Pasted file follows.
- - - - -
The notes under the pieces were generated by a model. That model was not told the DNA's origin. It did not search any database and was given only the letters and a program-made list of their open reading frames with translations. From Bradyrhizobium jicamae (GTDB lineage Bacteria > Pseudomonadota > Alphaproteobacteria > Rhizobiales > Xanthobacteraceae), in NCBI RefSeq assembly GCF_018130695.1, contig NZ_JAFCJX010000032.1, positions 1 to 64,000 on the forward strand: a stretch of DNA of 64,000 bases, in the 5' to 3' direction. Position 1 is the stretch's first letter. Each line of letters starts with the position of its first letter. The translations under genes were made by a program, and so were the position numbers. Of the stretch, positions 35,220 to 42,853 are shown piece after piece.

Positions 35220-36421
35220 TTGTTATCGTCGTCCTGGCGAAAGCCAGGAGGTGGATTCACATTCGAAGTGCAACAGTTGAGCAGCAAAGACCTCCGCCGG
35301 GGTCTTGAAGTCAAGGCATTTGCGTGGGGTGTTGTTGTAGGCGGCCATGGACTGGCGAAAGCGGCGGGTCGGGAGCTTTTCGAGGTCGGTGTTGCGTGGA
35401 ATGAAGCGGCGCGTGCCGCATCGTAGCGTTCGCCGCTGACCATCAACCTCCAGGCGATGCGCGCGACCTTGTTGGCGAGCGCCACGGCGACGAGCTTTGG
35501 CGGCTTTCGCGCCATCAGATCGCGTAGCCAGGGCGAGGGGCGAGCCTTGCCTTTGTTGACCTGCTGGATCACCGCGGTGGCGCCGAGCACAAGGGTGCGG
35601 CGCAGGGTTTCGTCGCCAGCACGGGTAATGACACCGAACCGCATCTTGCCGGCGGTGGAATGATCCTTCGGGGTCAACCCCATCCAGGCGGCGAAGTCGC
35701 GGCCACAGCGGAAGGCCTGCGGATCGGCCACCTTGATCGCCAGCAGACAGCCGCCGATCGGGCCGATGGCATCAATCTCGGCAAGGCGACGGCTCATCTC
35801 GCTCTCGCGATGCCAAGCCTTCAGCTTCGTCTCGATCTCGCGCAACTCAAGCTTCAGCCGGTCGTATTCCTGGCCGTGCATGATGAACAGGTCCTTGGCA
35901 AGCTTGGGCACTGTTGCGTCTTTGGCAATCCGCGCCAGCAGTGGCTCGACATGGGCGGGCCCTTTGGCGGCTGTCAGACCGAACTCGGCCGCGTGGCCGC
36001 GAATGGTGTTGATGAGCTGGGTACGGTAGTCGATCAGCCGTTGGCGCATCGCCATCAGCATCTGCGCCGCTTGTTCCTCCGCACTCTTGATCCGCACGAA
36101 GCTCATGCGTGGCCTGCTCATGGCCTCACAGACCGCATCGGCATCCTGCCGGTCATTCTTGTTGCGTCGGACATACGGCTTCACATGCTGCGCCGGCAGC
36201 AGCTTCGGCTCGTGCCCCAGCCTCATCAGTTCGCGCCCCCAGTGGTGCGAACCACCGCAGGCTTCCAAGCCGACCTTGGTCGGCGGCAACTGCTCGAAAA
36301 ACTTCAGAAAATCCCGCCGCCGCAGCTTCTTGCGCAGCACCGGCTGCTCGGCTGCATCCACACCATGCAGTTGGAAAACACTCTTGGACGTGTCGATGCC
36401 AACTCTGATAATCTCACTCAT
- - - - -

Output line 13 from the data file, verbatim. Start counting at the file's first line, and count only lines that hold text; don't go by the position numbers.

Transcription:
36201 AGCTTCGGCTCGTGCCCCAGCCTCATCAGTTCGCGCCCCCAGTGGTGCGAACCACCGCAGGCTTCCAAGCCGACCTTGGTCGGCGGCAACTGCTCGAAAA